To say that life is challenging for Melina and her family would be an understatement. When she joined Transform, she made sure she graduated and got her certificate, despite all the challenges that she had to go through.
Melina lived in a house made of bamboo, scrap materials, and old G.I. sheets with her husband and three children. Her husband was a fishpond caretaker and earned Php 4500 (US$79.00) a month, barely enough for their daily needs. He was the sole breadwinner of the family and Melina took care of their three children ages seven, 11 and 12.
Their two youngest kids contracted a condition that took away their ability to walk. They still don’t know what happened because they couldn’t get a doctor’s diagnosis. Melina stayed home to take care of them. And because of their children’s condition, they also had to allot some of their already limited budget to specific expenses such as medicines, diapers, milk, and vitamins.
When the pastor in their community invited Melina to participate in the Transform program, she was happy to be offered the opportunity, but hesitated. Who would take care of their two sick children at home?
“I talked to my husband about it. We agreed that he would be home early so I can attend the program,” Melina shared.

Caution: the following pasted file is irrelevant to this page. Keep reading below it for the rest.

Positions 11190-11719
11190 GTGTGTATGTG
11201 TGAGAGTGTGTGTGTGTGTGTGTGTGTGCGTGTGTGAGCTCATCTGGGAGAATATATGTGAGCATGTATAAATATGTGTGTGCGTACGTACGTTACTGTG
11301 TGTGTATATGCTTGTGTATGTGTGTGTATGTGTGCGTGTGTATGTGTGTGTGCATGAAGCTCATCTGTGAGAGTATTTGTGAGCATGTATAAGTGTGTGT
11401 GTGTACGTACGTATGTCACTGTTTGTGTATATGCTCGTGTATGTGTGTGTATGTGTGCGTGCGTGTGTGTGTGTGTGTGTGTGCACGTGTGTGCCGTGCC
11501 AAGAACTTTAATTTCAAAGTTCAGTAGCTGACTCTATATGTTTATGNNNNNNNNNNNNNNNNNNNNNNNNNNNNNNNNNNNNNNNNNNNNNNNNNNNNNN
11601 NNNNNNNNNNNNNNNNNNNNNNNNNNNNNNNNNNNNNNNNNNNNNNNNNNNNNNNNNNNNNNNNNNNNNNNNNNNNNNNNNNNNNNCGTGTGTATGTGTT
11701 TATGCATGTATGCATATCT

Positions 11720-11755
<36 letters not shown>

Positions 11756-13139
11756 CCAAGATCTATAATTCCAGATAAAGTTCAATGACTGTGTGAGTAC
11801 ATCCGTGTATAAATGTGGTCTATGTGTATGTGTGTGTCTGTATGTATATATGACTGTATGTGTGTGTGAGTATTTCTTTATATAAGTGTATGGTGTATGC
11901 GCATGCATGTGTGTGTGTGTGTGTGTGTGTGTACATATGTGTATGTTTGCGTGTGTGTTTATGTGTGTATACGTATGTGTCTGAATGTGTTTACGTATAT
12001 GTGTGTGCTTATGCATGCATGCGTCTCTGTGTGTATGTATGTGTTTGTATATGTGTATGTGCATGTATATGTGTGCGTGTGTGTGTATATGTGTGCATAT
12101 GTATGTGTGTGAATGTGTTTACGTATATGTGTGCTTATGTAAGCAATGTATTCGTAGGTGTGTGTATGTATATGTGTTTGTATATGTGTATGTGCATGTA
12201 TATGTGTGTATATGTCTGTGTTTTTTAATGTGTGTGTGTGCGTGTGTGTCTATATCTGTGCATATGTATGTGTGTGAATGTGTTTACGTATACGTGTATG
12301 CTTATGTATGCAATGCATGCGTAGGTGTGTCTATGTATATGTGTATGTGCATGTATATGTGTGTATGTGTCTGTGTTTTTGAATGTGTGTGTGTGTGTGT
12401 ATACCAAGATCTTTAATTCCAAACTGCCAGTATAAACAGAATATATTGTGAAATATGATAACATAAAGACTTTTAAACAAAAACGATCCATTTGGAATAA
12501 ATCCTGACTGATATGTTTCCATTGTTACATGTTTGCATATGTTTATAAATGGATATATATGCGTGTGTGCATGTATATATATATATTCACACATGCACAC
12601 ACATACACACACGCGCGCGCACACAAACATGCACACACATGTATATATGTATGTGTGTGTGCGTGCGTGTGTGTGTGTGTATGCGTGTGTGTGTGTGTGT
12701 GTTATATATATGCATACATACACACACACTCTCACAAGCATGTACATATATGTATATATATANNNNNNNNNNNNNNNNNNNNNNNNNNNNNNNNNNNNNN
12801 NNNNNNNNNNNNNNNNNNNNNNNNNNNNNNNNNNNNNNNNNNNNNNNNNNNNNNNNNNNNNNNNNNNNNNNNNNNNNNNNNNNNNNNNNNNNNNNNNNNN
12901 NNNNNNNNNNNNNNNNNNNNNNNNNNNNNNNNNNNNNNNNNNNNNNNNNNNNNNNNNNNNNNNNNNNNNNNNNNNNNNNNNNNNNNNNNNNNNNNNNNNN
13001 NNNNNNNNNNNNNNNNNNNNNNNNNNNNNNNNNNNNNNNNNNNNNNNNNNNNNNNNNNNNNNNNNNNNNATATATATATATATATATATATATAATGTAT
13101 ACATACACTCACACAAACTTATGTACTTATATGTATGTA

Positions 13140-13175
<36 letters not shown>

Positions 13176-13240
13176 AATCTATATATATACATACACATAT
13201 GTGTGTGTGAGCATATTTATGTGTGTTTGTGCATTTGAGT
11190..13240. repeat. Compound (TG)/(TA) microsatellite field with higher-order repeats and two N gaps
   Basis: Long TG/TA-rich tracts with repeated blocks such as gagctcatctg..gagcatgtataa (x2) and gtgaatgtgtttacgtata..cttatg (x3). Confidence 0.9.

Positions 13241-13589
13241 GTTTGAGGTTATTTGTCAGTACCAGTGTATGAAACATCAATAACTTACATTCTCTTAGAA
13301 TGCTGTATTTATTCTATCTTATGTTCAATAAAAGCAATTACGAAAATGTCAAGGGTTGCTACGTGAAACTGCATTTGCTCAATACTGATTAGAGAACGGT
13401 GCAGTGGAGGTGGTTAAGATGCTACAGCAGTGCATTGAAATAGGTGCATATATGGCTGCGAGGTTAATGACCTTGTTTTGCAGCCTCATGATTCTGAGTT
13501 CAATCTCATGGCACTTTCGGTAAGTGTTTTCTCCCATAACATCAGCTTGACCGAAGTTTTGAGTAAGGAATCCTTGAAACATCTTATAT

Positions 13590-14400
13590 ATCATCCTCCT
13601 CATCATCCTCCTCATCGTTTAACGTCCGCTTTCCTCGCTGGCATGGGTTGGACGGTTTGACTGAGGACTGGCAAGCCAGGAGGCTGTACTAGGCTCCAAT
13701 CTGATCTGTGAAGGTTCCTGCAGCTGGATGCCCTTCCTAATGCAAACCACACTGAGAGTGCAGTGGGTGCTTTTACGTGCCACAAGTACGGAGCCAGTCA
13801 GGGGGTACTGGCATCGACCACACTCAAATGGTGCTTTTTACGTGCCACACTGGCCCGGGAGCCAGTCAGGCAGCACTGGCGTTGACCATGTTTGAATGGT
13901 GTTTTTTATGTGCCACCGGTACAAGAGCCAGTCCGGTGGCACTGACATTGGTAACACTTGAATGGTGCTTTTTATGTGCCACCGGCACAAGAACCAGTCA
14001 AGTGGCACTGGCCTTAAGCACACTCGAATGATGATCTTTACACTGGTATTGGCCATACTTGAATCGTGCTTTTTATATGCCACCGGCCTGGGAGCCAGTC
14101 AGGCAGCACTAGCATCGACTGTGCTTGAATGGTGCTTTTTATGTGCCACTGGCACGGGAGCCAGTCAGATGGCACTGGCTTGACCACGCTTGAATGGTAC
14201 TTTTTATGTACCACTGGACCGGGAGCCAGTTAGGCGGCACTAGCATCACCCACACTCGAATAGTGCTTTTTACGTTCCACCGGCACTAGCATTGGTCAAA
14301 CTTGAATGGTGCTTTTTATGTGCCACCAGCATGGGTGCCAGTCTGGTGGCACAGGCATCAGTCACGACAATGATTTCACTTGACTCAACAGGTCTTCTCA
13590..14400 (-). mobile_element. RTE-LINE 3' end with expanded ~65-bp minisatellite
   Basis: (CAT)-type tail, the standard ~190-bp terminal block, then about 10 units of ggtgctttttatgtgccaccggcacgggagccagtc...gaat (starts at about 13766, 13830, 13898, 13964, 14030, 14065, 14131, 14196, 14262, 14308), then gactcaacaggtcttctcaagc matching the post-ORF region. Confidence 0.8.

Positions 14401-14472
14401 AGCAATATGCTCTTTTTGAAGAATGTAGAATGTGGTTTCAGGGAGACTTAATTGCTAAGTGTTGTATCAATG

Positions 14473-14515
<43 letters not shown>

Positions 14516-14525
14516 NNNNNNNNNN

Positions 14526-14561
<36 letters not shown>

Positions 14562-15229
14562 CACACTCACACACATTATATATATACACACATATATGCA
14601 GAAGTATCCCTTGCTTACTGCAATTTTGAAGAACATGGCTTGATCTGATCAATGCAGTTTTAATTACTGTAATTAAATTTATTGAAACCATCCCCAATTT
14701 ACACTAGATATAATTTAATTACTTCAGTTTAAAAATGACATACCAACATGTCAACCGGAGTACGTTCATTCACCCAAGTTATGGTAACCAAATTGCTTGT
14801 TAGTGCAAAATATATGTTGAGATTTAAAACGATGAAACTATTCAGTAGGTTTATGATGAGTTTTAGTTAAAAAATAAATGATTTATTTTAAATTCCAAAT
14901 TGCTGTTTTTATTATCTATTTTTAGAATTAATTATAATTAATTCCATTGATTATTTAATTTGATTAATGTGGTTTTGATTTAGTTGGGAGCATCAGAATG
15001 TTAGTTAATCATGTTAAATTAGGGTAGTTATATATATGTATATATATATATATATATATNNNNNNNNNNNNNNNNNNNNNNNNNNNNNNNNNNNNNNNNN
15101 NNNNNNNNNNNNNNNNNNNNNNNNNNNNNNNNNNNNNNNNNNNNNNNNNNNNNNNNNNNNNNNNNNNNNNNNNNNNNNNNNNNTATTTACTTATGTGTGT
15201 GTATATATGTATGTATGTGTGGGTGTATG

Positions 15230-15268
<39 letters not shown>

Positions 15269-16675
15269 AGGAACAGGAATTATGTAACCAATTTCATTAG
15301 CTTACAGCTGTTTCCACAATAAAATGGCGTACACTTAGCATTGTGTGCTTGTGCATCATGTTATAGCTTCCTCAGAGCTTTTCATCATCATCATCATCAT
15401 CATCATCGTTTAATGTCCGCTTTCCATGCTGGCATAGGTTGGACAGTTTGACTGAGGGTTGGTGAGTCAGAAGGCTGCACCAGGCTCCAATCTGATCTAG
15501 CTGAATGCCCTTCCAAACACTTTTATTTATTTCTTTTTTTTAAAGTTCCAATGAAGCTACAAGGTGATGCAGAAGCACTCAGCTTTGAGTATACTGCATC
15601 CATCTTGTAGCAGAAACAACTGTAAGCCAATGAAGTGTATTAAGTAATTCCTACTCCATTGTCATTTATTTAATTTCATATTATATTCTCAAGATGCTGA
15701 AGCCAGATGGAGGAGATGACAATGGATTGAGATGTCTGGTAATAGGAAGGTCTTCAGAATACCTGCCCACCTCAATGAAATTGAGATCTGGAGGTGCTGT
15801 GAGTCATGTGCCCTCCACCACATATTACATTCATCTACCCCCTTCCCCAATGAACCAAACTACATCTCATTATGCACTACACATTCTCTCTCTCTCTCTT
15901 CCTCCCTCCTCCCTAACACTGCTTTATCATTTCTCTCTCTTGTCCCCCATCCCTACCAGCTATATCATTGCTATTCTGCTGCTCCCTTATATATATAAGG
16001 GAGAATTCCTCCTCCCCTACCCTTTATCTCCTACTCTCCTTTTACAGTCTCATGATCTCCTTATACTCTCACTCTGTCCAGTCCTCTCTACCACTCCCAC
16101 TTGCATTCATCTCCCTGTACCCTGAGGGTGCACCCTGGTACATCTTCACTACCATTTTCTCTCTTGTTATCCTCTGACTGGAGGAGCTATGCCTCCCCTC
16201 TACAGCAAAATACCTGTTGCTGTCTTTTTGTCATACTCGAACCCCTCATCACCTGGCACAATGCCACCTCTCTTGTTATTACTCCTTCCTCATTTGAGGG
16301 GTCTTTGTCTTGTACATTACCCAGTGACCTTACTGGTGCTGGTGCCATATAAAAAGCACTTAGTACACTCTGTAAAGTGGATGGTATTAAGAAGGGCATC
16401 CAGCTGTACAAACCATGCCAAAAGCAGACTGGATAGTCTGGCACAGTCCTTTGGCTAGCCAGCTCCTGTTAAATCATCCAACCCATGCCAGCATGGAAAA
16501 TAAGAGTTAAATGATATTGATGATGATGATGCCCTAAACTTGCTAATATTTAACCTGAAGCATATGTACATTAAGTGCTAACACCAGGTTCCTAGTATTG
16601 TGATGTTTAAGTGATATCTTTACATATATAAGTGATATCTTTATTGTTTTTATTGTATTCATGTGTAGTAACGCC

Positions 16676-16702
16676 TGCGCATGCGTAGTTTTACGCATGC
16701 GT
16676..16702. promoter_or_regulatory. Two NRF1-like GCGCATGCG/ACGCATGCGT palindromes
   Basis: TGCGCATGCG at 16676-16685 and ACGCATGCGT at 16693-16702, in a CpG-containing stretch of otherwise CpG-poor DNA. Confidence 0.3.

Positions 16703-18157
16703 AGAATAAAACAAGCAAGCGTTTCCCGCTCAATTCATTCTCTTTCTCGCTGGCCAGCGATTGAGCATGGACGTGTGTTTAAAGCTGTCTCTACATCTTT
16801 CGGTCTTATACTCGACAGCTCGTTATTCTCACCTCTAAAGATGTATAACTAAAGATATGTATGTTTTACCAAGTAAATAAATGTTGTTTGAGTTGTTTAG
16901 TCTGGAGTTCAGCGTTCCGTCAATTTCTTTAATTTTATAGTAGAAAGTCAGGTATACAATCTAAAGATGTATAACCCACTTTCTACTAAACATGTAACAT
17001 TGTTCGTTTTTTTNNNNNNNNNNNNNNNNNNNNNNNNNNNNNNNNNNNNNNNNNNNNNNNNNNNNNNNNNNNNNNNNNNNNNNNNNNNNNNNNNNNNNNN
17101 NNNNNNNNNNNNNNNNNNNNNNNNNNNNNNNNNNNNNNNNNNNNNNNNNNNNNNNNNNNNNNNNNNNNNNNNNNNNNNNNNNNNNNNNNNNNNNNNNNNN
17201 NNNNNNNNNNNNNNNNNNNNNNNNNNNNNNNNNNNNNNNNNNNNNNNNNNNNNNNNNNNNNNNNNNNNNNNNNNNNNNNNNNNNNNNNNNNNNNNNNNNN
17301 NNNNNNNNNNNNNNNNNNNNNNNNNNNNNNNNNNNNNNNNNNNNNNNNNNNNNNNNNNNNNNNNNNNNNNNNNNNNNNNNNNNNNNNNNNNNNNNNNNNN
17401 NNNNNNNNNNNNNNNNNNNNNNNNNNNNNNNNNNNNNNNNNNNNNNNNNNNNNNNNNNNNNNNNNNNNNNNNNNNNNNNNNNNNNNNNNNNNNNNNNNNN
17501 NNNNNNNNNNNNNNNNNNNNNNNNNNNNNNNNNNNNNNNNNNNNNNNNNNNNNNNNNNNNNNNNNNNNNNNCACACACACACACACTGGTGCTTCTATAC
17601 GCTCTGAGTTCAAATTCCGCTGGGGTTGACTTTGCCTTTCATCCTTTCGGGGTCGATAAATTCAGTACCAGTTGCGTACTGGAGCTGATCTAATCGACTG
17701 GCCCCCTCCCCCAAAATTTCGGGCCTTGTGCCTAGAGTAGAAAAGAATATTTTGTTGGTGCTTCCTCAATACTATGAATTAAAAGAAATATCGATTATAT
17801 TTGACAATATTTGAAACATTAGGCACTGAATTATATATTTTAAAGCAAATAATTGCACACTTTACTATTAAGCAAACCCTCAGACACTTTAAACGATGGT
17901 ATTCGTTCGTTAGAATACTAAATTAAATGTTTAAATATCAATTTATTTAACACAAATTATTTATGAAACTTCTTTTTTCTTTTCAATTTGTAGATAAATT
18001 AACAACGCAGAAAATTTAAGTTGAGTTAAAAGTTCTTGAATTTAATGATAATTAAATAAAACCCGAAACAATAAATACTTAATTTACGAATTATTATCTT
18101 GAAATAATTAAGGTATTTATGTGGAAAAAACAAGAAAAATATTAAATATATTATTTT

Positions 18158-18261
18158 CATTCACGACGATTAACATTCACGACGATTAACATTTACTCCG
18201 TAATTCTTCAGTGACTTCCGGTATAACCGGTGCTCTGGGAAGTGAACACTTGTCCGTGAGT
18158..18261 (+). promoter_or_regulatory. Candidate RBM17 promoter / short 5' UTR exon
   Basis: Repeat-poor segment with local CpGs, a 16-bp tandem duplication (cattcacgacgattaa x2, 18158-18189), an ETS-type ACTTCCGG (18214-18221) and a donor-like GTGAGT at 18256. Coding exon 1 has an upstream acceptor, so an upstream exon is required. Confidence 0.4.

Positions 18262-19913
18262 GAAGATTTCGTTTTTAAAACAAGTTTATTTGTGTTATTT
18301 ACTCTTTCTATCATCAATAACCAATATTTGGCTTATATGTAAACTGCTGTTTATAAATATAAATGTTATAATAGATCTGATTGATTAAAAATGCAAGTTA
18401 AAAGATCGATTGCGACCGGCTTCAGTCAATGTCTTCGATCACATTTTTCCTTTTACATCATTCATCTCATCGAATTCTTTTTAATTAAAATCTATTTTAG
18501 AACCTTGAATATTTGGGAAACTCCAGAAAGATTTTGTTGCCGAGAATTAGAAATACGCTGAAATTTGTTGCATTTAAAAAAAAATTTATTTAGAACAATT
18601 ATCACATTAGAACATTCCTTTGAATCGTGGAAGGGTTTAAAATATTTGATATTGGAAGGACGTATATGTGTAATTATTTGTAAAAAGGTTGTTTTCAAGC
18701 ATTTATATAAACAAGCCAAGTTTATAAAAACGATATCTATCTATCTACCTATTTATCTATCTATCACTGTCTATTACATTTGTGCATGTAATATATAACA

Melina didn’t expect much from Transform, but she learned a lot and applied them in her daily life — from her relationship with her family, to streamlining their expenses, and keeping their house clean. She also started her own business from what she learned from the Livelihood sessions: making and selling potholders.
During her spare time, after making sure that her children had everything they needed, she took the opportunity to weave and make potholders. Since weaving didn’t require her to go outside, she was able to continue her business during the Covid lockdowns.
“I didn’t have much or saved money with my earnings since I added them to our budget for my children’s medicine, milk and diapers,” she said. The additional income also helped Melina to buy food for her family and also to give her eldest allowance for school.
Melina is grateful that she now has the means to supplement their income, and she hopes to be able to grow her business enough so she can save more to move to a better house soon.